Cass County Board: Ditch cleaning procedure discussed
BACKUS — While farm drainage ditch maintenance regularly consumes a lot of time on some southern Minnesota county board agendas, not much has been done on ditches in Cass County since the ditches were installed just prior to the 1920s.
Now, Ditch 9 in Wilson Township of Cass has a large buildup of beaver dams, which is causing flooding on some farmers’ land.
Auditor-Treasurer Sharon Anderson told Cass County commissioners Tuesday she believes area farmers have cleaned the ditch themselves when needed over the years. Neighbors affected by Ditch 9 are concerned environmental regulations in effect today might make them liable for any work done without some kind of permit.
The formal procedure for the county to clean ditches is to have the county clean ditches, then assess the costs against affected properties, Anderson informed the board.
The process will involve hiring legal counsel specializing in ditches and an engineering firm for inspection work needed, she said. A public hearing eventually will need to be held on the special assessment.
She said she has found the original assessment role showing which properties originally were charged for installing the ditch.
She has obtained an hourly price quote from the Rinke Noonan law firm and hourly engineering/inspection rates from Widseth Smith and Nolting, but will seek an estimated total cost for this project before proceeding further, Anderson told the board.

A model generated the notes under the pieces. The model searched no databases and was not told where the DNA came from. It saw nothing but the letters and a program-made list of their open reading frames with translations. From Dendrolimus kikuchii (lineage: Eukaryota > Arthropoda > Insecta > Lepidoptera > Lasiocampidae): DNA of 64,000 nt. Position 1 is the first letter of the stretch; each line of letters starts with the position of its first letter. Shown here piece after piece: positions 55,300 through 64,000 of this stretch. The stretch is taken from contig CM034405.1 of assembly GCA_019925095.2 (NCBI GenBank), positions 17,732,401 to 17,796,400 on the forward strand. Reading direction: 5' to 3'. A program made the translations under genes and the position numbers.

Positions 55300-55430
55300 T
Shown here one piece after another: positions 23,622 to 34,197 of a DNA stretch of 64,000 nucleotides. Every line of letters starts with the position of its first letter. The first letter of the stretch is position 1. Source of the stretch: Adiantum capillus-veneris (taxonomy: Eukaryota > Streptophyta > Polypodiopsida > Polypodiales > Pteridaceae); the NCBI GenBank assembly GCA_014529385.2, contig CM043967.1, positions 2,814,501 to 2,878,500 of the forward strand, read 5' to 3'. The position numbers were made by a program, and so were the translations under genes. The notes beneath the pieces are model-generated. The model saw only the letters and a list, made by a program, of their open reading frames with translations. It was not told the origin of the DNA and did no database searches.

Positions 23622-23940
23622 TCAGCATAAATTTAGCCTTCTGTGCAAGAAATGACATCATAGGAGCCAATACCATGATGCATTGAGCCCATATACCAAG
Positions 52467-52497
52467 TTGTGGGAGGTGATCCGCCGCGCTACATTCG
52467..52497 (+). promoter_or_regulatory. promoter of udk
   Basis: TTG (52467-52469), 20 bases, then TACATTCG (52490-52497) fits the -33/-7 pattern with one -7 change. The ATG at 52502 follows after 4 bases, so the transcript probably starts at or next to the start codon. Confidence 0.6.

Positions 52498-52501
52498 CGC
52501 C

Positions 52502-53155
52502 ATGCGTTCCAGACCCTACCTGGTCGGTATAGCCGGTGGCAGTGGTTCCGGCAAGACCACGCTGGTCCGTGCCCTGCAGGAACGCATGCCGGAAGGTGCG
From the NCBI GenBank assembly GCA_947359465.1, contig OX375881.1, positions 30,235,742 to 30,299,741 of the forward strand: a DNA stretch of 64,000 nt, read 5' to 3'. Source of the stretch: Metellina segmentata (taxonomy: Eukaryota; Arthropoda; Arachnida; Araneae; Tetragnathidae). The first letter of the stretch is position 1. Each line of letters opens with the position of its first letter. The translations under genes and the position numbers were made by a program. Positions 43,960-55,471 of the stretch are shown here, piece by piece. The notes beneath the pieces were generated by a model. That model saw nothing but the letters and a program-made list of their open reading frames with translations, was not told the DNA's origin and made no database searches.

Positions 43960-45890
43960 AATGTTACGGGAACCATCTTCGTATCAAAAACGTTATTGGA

“I’m trying to go in a staged approach, so there won’t be an excessive cost for landowners,” she said. “Quite a number of landowners will be affected.”
Ditch 9 runs about three miles and serves as a flowage from Jokela Lake, which Anderson described as a small body of water. It is believed to flow along what was originally Hay Creek.
On another issue, the board Tuesday authorized Anderson to contract with American Solutions for Business and its partner, Impact, to have that firm prepare and mail Truth in Taxation notices to property owners to notify them in November of proposed 2013 taxes.
She said 64 of 87 Minnesota counties now hire an outside firm to do this work that county employees did before counties began downsizing. She said the $14,321 cost is in line with what she would have paid a county employee to do this work.
The board authorized cancelling 2011 checks the county wrote that recipients have failed to cash. This includes eight auditor warrants; nine checks written by health, human and veterans services; one $2 over-remittance; and 22 checks written from the sheriff’s account.
Total of the auditor warrants and health, human and veterans services checks is $1,753.67. Total of the sheriff’s checks is $2,204.17. The individual checks ranged from 57 cents written to one individual to $1,119.74 written to a business.
Cass County has received its annual payment from South Country Health Alliance as part of an exit plan from that joint county medical assistance program. The $2,427 paid this year represents the second $214,408 payment of five, plus interest.
Because of growing costs to participate in the South Country, Cass chose to return two years ago to providing medical assistance through a state-operated program.